Ted Danson just may be the most popular actor in America. Along with starring as the randy Sam Malone on the highly rated television show "Cheers," he also stars -- with Tom Selleck and Steve Guttenberg -- in the holiday movie smash "Three Men and a Little Lady." All this success and he has the best breath in Hollywood to boot.
"You've got to try this stuff to believe it," says Danson, ensconced in an L.A. hotel suite where he's promoting the sequel to the blockbuster "Three Men and a Baby." He holds out a bottle of all-natural mouth deodorizer drops. "This stuff packs quite a kick. . . . I'm using it to keep awake. This morning, I flew in from Boston where we celebrated the 200th episode of 'Cheers,' and I am dead tired."
That said, he eyes the whirring tape recorder in front of him wearily. "Ask away," he says. "I'm so zonked I'll talk about anything." And he does.
Q: If you were stranded on a desert island, what are three things you'd need to live comfortably?
A: A good caterer. A batch of old British comedies for my VCR -- that I would just happen to have with me. And guilt-free sex.
Q: You are a serious environmentalist. In your opinion, what is the most disturbing environmental tragedy occurring today? (Pause) Does this sound like a Miss America question?
A: (Laughs) No. The Mid-East crisis, I think. We are so dependent on oil for our energy when we do not need to be that way. And now, as opposed to changing our ways for smart environmental reasons, we are willing to put peoples' lives in danger. Yes, Saddam Hussein is a crazy person. But that ain't why we're there.
Q: What was your reaction when you saw the photo of you with your pants down that ran in Entertainment Weekly?
A: That was a cast picture of the Cheers gang -- we were together to commemorate the 200th episode -- and we were all angry that photo was taken. They were told not to take pictures at that point. I was just joking around trying to make our director laugh and someone from the magazine snapped me without me knowing it. What comes across in my view is this unbelievably arrogant thing. Believe me, I'm not an exhibitionist.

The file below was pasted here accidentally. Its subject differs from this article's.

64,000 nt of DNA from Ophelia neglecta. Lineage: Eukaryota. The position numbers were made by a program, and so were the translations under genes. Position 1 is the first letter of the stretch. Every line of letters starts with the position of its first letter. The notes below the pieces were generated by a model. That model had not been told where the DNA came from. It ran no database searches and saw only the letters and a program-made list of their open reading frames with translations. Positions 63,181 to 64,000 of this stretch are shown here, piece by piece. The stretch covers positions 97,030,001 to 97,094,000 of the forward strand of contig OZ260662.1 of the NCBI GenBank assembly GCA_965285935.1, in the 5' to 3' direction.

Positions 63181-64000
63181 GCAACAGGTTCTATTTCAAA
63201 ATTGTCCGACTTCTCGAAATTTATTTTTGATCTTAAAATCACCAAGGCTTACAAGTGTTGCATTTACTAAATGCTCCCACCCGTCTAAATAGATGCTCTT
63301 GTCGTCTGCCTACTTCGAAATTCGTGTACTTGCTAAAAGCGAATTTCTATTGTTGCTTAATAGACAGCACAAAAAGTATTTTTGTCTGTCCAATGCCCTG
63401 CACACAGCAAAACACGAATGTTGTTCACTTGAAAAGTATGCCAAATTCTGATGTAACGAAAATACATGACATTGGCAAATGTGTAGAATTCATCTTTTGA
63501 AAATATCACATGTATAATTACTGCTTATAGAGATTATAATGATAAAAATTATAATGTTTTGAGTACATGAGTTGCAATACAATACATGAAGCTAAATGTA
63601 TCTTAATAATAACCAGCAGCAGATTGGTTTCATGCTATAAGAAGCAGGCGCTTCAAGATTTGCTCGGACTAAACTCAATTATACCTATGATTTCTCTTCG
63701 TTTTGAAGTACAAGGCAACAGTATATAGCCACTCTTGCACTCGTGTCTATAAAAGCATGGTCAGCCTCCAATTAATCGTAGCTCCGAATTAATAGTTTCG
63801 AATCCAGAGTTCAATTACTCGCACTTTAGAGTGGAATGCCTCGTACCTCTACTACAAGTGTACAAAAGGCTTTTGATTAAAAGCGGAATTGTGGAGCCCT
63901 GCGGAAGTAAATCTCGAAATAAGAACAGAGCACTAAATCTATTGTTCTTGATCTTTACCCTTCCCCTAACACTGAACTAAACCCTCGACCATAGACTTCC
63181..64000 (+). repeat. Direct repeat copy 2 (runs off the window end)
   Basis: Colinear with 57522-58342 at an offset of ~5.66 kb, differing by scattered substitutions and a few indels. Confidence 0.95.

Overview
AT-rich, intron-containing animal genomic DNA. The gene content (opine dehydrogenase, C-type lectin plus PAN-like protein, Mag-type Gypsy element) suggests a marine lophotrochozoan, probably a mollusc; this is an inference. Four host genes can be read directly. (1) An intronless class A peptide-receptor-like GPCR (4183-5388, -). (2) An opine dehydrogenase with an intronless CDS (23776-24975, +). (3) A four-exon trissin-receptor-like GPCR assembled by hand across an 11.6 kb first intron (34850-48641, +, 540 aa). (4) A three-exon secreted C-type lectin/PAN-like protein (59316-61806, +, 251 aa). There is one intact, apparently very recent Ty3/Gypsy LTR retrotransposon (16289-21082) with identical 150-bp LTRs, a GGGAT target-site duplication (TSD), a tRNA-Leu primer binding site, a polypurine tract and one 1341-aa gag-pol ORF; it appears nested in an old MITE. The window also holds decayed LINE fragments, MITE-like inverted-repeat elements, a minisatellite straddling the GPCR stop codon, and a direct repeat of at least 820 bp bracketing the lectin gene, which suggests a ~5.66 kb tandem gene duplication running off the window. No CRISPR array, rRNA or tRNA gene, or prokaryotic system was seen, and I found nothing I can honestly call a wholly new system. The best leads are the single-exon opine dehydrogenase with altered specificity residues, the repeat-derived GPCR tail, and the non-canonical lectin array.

Q: How did you get up enough nerve to show your bald spot to all of America on the Emmy awards this year?
A: My official statement is, "I had no idea I've been wearing a hairpiece all these years. My friends should have told me." No, I hadn't worn my rug for two months because I had some time off. I wore a hairpiece for the first time when I did "Cousins." It was thinning in the back so they put a piece in and it was great. Loved it. But during my vacation I had no desire to put it back on at all. It's much easier to walk around without it. People give me more distance. They probably think I don't know I'm not wearing it!
Q: What would you rather give up -- the fact that women consider you incredibly good looking or 15 points off your IQ?
A. My sexy image is because of the writing on "Cheers." Men, you want to be considered sexy? Get on a really popular show where your part is written as sexy, have beautiful women hired to stand around and say you're sexy, and lo and behold -- you're sexy. And if you keep your mouth shut and don't deny it, it sticks.
Q: Which would Ted Danson be attracted to in real life -- the Diane type or the Rebecca type?
A: I can't answer that. That's like talking about your ex-wife in front of your current wife. Sorry.
Q: Is the rumored feud between you and Shelley Long for real?
A: No. But I . . . Let's put it this way -- seeing the 200th episode, I started to feel really bad. I am sorry I did not have the emotional security to turn around and tell her when she left the show that she was magnificent. I think she carried the show for the first couple of years. And so I was worried after she left what the show would be like without her. I should have acknowledged her work in a better way and I regret that I didn't.
Q: If you could land the cover of Time magazine, what would your dream caption be?
A: Ted Danson -- Nobel Peace Prize Winner.